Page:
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Attentional resources in timing: Interference effects in concurrent temporal and nontemporal working memory tasks
Perception and Psychophysics (1997)
  • Scott W. Brown, University of Southern Maine
Three experiments examined interference effects in concurrent temporal and nontemporal tasks. The timing task in each experiment required subjects to generate a series of 2- or 5-sec temporal productions. The nontemporal tasks were pursuit rotor tracking (Experiment 1), visual search (Experiment 2), and mental arithmetic (Experiment 3). Each nontemporal task had two levels of difficulty. All tasks were performed under both single- and dual-task conditions. A simple attentional allocation model predicts bidirectional interference between concurrent tasks. The main results showed the classic interference effect in timing. That is, the concurrent nontemporal tasks caused temporal productions to become longer (longer productions represent a shortening of perceived time) and/or more variable than did timing-only conditions. In general, the difficult version of each nontemporal task disrupted timing more than the easier version. The timing data also exhibited a serial lengthening effect, in which temporal productions became longer across trials. Nontemporal task performance showed a mixed pattern. Tracking and visual search were essentially unaffected by the addition of a timing task, whereas mental arithmetic was disrupted by concurrent timing. These results call for a modification of the attentional allocation model to incorporate the idea of specialized processing resources. Two major theoretical frameworks—multiple resource theory and the working memory model—are critically evaluated with respect to the resource demands of timing and temporal/ nontemporal dual-task performance. Some of this work was presented at the Fourth International Workshop on Rhythm Perception and Production, Bourges, France, June 1992.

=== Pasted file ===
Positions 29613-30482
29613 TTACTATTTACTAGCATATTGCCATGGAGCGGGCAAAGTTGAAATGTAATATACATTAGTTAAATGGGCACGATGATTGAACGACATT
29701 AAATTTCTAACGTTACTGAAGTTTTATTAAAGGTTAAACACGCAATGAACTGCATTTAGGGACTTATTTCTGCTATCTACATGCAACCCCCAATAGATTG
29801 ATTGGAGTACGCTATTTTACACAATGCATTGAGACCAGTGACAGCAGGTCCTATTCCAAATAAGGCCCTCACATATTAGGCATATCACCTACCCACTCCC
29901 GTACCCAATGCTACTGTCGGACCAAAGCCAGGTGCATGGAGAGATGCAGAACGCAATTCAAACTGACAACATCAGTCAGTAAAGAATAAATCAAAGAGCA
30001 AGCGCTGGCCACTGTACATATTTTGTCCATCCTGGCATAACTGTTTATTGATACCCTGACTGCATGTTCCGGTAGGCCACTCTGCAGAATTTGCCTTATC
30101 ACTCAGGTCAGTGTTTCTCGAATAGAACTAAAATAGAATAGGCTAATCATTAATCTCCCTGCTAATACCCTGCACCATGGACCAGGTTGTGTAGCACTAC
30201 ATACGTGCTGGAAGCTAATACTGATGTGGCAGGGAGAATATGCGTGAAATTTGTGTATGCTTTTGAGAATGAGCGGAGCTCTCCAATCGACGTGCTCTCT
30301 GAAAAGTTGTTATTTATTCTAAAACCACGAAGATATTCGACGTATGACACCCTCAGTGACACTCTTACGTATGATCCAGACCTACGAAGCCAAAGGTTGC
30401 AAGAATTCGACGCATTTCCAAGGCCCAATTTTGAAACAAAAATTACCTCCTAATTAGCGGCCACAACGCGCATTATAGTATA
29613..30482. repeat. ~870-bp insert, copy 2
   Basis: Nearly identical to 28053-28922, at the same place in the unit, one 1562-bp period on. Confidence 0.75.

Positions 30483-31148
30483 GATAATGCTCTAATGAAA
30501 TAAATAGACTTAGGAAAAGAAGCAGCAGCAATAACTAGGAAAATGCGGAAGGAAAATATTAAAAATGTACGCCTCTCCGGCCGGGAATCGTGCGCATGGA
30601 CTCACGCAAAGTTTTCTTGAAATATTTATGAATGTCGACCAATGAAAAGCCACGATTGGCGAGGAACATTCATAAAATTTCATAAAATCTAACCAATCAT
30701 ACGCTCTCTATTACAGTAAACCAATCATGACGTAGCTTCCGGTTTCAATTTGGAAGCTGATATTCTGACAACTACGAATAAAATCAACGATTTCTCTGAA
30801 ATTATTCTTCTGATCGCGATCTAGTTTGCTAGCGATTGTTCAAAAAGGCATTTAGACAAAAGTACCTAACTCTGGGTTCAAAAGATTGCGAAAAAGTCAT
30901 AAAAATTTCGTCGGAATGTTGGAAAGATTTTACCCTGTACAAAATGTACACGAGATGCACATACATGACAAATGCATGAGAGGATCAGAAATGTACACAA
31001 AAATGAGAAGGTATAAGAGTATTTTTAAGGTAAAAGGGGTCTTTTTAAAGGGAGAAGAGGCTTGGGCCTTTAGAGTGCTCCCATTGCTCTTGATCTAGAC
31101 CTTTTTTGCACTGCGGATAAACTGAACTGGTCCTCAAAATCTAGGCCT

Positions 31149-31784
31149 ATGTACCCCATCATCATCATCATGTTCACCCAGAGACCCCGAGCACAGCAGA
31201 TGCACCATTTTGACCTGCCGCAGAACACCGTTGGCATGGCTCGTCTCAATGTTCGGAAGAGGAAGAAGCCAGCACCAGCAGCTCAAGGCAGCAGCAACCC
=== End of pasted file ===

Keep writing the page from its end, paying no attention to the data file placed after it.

• working memory
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Publisher Statement
The journal Attention, Perception, & Psychophysics is an official journal of the Psychonomic Society. It spans all areas of research in sensory processes, perception, attention, and psychophysics. Most articles published are reports of experimental work; the journal also presents theoretical, integrative, and evaluative reviews. Commentary on issues of importance to researchers appears in a special section of the journal. Founded in 1966 as Perception & Psychophysics, the journal assumed its present name in 2009.
Citation Information
Scott W. Brown. "Attentional resources in timing: Interference effects in concurrent temporal and nontemporal working memory tasks" Perception and Psychophysics Vol. 59 Iss. 7 (1997)
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